Want to start using data-driven decisions in your marketing efforts?
With our current technology, there are multiple ways to gather data. In fact, according to a report by McKinsey Global Institute, companies are now storing over 200 terabytes of data!
But, with so much data at your disposal, how can you decide what data is actually relevant? How can you use that data to make decisions?
Let’s find out.
What Is Data-Driven Decision Making?
Data-driven decision making (DDDM) is decision making based on hard data instead of observation or intuition.
Nowadays, our understanding and ability to recollect data has increased exponentially. Using data properly is at the top of our marketing advice, since it can show you what’s working, why it’s working, and it can predict how your marketing strategies will perform in the future.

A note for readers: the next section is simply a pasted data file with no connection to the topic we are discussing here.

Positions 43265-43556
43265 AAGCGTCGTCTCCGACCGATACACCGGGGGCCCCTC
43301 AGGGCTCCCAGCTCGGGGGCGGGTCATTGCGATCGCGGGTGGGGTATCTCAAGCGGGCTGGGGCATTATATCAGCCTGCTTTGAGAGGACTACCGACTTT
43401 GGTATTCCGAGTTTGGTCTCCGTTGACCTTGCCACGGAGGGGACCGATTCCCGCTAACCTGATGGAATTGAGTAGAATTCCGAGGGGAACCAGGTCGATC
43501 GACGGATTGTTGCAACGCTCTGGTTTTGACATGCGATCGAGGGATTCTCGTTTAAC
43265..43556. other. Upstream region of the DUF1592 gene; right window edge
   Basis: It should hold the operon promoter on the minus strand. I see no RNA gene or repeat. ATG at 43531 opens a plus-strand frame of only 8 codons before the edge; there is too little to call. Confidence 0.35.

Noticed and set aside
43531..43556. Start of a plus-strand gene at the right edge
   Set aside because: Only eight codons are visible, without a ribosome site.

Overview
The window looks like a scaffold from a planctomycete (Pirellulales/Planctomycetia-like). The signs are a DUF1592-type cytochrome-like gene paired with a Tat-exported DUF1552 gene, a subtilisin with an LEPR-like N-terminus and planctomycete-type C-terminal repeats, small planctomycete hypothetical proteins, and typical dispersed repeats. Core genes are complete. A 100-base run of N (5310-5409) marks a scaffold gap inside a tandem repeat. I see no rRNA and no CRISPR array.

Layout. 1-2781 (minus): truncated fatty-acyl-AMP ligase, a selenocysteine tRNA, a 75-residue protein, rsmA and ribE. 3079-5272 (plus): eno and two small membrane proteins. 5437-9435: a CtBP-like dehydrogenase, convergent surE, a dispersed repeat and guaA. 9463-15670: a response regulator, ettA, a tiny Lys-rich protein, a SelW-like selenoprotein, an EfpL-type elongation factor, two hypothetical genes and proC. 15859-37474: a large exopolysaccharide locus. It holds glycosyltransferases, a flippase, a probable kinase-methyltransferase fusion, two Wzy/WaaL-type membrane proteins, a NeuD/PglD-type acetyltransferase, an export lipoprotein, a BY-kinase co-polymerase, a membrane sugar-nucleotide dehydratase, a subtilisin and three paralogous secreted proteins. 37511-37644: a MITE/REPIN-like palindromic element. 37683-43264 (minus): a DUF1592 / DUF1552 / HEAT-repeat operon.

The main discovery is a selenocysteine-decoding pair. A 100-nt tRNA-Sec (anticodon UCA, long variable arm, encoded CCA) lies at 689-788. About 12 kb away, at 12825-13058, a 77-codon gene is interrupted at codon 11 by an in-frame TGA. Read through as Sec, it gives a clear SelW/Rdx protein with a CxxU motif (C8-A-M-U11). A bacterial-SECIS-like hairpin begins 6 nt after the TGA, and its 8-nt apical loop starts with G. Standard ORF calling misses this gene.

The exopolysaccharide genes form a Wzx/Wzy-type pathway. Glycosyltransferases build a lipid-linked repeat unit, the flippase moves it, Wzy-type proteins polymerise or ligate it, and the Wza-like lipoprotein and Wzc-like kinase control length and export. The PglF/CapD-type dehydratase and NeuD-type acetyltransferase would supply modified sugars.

It’s no surprise seeing how most industries today are using data-driven decision making. Whether it is marketing, manufacturing, medicine or science, most professionals understand that making decisions based on data leads to better results.
What Are the Benefits of Data-Driven Decision Making?
Data-driven decision making has multiple benefits, here are the most prevalent.
Increases Transparency and Accountability
Making decisions based on data leads to a more transparent and accountable process in a team. It shows the teammates the reasons behind every decision. Showing that your choices are based on hard data and numbers can help people embrace it, even when it’s not a very favorable choice.
These practices also help employees keep a closer eye on their own data and master prioritization. If they know the importance of solid facts, they can gather all of the data in a process. That way they’ll be able to figure out how and why a result happened, and how to replicate it.
If you have a data-driven team, your decisions will be consistent, because they’ll always be based on the same principle: “what does the data say about it?”.